Wondering how to install Linux Software via command line? We can help you.
Installing Linux software from the command line will help us save time, money.
Once we know how the command line works, we will go to installing, removing, and updating our software packages via the command line with yum.
Here at Bobcares we often install software for our customers as a part of our Server Management Services.
Today let’s see how our Support Engineers do this for our customers.
How to Install Linux Software Via Command line
Before seeing how to Install Linux software via the Command line, we can take a glimpse of what the command line is.
What Is The Command line?
The command line is a text-based interface that we can use to input instructions on a computer. The bash shell program usually provides the Linux command line. Red Hat Linux utilizes the GNU Bourne-Again Shell, also known as “bash.”
When the bash shell passes info between the user and the computer, it displays a symbol while awaiting a command from the user. This interface is called the shell prompt.
By default, a prompt usually ends with a dollar sign $ character.
The shell replaces the dollar sign $ with pound sign # when it is running as the root user.
This symbol helps to avoid accidents and mistakes on the accounts with elevated privileges of a superuser.
How To Access The Commandline In A Desktop Environment?
To get a shell prompt in GNOME, start a graphical terminal application.
Firstly we need to select Applications.
After that, we can go to the Utilities and take the Terminal
On the desktop, right-click or press the Menu key, and select “Open in Terminal” from the menu.
After that, from the Activities Overview, select Terminal from the dash.
RPM And Software Packages
Red Hat developed the RPM Package Manager software, which provides a standard way to package software for distribution.
Managing software in the form of RPM packages is much simpler than working with software that is extracted into a file system from an archive.
Moreover, a local RPM database stores the information about the packages we install.
Each RPM software package is an archive that has three components:
1. The files installed by the packages
2. Information (metadata) about the package – name, version, release, architecture
3. A script that usually runs when we install, update or remove the package.
The YUM Package Manager
The YUM command searches multiple repositories for software packages and any dependencies so that it can install them all together to reduce or eliminate and dependency issues.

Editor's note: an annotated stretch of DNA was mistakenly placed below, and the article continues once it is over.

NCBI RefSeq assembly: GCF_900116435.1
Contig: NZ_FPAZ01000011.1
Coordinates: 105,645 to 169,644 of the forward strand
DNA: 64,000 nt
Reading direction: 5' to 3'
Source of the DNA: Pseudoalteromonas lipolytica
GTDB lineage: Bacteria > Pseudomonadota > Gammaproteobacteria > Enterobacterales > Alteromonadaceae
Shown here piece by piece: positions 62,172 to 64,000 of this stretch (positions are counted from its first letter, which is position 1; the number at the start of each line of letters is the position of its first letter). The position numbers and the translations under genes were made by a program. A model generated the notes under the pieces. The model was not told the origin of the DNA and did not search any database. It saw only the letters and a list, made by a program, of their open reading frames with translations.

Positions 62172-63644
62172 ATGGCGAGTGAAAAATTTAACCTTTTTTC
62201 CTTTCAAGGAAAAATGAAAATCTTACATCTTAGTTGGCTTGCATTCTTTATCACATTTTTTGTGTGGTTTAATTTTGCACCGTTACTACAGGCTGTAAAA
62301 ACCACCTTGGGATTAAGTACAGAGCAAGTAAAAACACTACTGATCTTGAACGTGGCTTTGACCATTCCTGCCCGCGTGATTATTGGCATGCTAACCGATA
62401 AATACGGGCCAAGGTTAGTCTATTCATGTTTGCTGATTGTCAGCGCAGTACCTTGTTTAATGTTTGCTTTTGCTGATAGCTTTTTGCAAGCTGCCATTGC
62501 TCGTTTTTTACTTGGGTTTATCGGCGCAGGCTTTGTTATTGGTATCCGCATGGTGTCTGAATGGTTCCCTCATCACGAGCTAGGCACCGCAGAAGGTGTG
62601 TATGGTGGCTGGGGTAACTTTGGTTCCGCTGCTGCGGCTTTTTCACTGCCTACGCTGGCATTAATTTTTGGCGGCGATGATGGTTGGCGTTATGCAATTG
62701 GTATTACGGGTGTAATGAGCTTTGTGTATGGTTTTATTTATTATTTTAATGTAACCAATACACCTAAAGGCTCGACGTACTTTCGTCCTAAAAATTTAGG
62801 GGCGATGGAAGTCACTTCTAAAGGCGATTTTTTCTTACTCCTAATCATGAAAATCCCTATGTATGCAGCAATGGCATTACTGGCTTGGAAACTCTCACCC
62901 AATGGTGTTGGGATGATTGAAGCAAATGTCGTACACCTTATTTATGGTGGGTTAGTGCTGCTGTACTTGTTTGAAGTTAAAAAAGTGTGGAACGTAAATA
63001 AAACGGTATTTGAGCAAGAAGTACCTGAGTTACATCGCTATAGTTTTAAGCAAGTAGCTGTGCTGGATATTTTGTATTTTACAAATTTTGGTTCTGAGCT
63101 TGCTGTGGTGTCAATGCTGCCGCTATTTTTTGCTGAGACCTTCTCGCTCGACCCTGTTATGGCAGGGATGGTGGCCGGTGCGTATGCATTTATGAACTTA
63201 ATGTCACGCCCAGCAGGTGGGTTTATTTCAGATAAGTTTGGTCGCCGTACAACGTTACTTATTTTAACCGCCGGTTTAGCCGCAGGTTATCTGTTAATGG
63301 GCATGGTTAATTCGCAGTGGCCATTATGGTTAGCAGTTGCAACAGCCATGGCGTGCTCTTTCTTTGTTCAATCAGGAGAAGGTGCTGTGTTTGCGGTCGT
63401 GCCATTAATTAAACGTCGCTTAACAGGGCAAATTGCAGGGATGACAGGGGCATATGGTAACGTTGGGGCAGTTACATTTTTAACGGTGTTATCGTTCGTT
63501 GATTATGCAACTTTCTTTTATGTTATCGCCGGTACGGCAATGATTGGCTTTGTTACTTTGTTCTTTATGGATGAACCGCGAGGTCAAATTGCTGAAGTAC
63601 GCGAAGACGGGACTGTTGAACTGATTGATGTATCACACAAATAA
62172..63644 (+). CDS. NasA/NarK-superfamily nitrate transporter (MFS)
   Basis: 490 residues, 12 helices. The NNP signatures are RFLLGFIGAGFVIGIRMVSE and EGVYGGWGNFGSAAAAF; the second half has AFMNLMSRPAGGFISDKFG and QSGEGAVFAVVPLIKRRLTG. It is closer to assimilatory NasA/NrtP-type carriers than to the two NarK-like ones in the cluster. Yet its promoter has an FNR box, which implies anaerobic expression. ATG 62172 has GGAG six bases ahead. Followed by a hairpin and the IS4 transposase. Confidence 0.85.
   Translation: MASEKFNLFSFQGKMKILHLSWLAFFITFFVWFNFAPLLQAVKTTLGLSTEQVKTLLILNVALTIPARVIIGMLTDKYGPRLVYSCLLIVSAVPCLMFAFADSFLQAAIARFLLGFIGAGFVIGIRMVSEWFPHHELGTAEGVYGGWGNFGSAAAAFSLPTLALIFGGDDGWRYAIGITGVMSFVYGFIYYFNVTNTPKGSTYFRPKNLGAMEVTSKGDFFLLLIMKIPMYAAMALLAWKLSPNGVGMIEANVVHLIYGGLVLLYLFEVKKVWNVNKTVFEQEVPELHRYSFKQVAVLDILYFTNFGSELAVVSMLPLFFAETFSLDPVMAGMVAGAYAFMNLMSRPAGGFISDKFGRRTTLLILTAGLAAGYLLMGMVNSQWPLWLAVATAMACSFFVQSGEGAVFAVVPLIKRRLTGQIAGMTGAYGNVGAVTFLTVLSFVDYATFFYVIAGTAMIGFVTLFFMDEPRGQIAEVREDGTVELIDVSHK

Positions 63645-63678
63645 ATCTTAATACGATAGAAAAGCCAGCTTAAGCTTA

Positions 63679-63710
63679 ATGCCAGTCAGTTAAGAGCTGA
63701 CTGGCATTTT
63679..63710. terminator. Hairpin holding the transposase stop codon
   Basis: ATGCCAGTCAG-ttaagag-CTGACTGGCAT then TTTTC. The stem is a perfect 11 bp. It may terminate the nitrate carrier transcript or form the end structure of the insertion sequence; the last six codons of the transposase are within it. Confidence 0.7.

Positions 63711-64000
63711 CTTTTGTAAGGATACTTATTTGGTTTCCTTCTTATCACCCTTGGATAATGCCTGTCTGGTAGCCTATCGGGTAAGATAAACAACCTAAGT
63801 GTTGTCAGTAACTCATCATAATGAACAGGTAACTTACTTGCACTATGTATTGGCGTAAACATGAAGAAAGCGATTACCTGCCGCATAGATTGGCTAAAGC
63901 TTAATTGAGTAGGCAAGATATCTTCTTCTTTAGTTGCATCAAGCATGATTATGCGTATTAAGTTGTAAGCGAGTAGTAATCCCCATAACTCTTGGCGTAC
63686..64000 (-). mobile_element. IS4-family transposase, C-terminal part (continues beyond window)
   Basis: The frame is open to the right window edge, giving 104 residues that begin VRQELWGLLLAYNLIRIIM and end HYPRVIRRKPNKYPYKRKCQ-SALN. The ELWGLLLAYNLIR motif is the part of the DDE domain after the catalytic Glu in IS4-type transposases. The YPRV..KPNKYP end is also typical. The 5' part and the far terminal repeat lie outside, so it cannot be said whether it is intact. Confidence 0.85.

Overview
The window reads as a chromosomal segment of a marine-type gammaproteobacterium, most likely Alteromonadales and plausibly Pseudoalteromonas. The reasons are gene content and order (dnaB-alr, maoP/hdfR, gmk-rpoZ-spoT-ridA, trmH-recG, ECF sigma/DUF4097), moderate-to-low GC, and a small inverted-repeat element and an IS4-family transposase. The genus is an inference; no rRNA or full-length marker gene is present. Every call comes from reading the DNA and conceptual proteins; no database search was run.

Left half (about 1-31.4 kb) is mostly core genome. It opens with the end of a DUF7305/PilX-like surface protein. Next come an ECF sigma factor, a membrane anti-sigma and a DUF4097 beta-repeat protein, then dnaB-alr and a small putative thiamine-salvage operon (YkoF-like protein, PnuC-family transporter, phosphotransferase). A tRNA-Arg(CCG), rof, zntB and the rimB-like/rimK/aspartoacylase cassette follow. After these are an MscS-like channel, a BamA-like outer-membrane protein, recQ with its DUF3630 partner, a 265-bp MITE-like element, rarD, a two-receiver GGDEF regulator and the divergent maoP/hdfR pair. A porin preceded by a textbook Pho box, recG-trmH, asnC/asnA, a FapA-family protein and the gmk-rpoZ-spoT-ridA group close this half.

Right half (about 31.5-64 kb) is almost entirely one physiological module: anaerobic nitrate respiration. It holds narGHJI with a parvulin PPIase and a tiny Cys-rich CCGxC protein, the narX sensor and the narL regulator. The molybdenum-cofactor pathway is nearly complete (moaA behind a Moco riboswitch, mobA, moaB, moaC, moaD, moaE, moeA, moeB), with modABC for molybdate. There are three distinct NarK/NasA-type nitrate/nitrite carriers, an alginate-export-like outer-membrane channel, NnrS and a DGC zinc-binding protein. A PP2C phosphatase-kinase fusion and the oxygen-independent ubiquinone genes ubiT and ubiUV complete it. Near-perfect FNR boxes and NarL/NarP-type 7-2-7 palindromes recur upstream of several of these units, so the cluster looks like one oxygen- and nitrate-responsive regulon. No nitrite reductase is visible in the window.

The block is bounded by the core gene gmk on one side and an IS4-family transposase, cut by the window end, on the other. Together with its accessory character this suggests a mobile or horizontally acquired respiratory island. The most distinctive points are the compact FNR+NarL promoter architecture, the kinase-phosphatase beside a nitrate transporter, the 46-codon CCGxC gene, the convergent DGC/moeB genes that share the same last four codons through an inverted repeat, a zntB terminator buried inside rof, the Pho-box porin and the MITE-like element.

Further, the main configuration file for yum is at /etc/yum.conf with additional repository configuration files in the etc/yum.repos.d directory. And it allows listing repositories, packages, and package groups.
Managing Software Updates With YUM
Yum is a powerful command-line tool that we can use to flexibly manage software packages.
Finding Software with YUM
Firstly, we will see some of the common yum commands.
yum help – display usage information yum list – display installed and available packages. yum search KEYWORD – list packages by keywords found in the name and summary fields. yum info PACKAGENAME – gives detailed information about a package. yum provides PATHNAME – displays packages that match the pathname specified.
Before we begin to install a package, we need to ensure that our system is up-to-date by using the following command:
# yum update
After that, we can install the package we wish to by using the following command:
# yum install PACKAGENAME
The above command obtains and installs a software package, including all dependencies.
Yum now installs our package.
We can update our package with the following command:
# yum update PACKAGENAME
The above command obtains and installs the newest version of the software package, including all dependencies. If no PACKAGENAME specified, it will install all relevant updates.
For removing a package we can use the following command:
#yum remove PACKAGENAME
Enabling YUM Software Repositories
Registering a system to the subscription management service automatically configures access to the software repositories based on the type of subscriptions.
To view all the available repositories, we can use the following command:
# yum repolist all
For enabling a repository we can use yum-config-manager.
Enabling Third-Party Software Repositories
To enable third-party support, we must put the file in the /etc/yum.repos.d/ directory. If the URL for a yum repository is known, a configuration file can be created via yum-config-manager.
Using YUM To Install Local Package Files
We can use the following command:
# yum install PACKAGEFILE.rpm
This can be used to install package files directly. It automatically downloads any dependencies the package has from any configured yum repositories. Here we have downloaded an rpm file.
Next, we can use the following command to begin installing the file from our machine.
# yum localinstall
[Need assistance? We are happy to help you]
In short, we saw what is command line and how our Support Engineers install Linux Software via command line